1. Shannonpeel
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    Shannonpeel Member

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    Capital letters where...

    Discussion in 'Word Mechanics' started by Shannonpeel, Mar 5, 2013.

    Grammar was never my thing and I have a question you may be able to help me with... Which is the right way:

    He was the King's Uncle Prince Christophson

    He was the king's uncle prince Christophson

    I'm partial to the first sentence but just need some grammar loving experts to give me the low down.
     
  2. TracyH
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    TracyH Member

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    I'm not sure, but wouldn't uncle only be capitalized if it were part of his name or title?

    Although I agree that all Caps is more visually appealing. :p
     
  3. GingerCoffee
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    GingerCoffee Web Surfer Girl Contributor

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    Definitely you only cap family titles that are directly used in place of the person's name.

    My uncle ....
    She talked to Uncle and he....


    So, he was the king's uncle, Prince Chris.

    And you need the comma.
     
  4. GingerCoffee
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    GingerCoffee Web Surfer Girl Contributor

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    double post
     
  5. GingerCoffee
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    GingerCoffee Web Surfer Girl Contributor

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    Of course you can capitalize certain titles like, 'President', means the president of the US. Lord and King are sometimes capitalized in this way. I had a better link on caps I can't find but this one looks just as good.
     
  6. Shannonpeel
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    Shannonpeel Member

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    thx....
     
  7. thirdwind
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    thirdwind Contributing Member Contest Administrator Reviewer Contributor

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    Yes, a comma is needed. So it should be

    "King" is capitalized because I'm assuming that you're using the title to refer to a specific person as a substitute for his real name.
     
  8. Shannonpeel
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    Shannonpeel Member

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    cool thx.... what did we ever do before google?
     
  9. Shannonpeel
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    Shannonpeel Member

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    dumb moment.....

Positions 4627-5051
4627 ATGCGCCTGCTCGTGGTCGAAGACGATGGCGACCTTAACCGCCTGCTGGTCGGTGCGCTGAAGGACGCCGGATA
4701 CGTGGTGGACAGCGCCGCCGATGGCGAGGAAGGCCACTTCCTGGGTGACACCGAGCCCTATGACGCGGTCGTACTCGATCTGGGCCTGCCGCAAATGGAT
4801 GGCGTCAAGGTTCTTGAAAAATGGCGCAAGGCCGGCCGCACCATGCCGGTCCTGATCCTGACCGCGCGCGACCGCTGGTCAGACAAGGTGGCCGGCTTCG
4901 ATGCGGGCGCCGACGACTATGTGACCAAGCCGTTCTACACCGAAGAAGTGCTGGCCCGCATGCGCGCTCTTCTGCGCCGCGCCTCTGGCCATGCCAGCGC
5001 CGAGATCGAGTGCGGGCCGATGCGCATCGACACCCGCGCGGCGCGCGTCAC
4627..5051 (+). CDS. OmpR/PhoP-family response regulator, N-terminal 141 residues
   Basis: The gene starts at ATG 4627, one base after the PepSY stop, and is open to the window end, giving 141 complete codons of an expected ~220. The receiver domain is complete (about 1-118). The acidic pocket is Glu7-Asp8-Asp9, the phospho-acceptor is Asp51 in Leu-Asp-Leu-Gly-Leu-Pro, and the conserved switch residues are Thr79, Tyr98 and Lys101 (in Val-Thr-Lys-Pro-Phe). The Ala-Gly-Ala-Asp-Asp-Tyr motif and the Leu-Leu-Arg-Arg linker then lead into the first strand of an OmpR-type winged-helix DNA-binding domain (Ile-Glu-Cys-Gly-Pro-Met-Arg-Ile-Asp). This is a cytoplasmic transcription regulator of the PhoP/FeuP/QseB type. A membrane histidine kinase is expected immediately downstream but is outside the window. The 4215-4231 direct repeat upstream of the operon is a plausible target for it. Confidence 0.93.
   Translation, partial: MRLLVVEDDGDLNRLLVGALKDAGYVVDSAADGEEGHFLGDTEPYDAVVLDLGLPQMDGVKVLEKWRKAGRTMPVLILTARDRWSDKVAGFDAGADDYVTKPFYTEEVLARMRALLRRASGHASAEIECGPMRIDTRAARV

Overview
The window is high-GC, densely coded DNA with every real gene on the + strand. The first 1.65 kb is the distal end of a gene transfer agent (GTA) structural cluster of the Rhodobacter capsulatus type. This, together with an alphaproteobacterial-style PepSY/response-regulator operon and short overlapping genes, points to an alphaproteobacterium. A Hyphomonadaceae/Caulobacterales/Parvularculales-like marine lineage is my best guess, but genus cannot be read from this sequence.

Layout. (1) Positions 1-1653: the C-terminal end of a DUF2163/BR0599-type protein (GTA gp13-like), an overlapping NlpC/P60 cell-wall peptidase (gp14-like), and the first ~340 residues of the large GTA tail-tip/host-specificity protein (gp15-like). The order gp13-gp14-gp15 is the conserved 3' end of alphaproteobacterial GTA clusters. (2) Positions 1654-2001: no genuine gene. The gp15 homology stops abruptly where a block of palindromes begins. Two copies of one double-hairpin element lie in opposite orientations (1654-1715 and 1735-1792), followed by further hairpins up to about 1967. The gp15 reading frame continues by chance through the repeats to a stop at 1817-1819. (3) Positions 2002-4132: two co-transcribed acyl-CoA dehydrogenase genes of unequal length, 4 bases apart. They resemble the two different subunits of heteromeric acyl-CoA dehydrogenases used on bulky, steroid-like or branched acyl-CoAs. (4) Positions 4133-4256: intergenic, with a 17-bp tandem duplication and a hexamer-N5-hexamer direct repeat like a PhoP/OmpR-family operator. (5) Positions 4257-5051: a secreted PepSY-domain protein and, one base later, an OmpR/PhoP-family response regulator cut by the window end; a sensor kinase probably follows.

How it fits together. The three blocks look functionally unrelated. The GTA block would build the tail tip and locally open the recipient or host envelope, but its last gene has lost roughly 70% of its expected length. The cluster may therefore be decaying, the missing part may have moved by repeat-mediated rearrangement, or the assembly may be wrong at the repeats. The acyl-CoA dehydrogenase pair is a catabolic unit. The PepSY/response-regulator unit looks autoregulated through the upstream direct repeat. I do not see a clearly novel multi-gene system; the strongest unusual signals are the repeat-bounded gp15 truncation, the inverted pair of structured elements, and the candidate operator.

10. GingerCoffee
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    That makes sense, the King. But when is it just the king? Not arguing, just truly curious.
     
  11. GingerCoffee
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    GingerCoffee Web Surfer Girl Contributor

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    It's definitely full of flaws. Those little green lines help reconsider sentences, but don't rely on the corrections or even the green underlines to be correctly noting errors. The algorithm is far from perfected.
     
  12. Cogito
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    Cogito Former Mod, Retired Supporter Contributor

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    He was the King's uncle, Prince Christophson.

    However, king might not be capitalized if you have a gaggle of them around. For example, if you have the kings of a dozen tiny kingdoms meeting for a peace conference, king can act as a common noun.
     
  13. David K. Thomasson
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    content removed by author
     
  14. thirdwind
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    thirdwind Contributing Member Contest Administrator Reviewer Contributor

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    Like Cog said, if there are many kings around, you might use "king" instead of "King" depending on the context. You also use the lowercase version if you're using the term in a generic way. For example,

     
  15. mammamaia
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    mammamaia nit-picker-in-chief Contributor

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    as a nit-picky editor, i'd only approve of it as cog shows, but with no capital on 'king' since it's not accompanied by his name...
     

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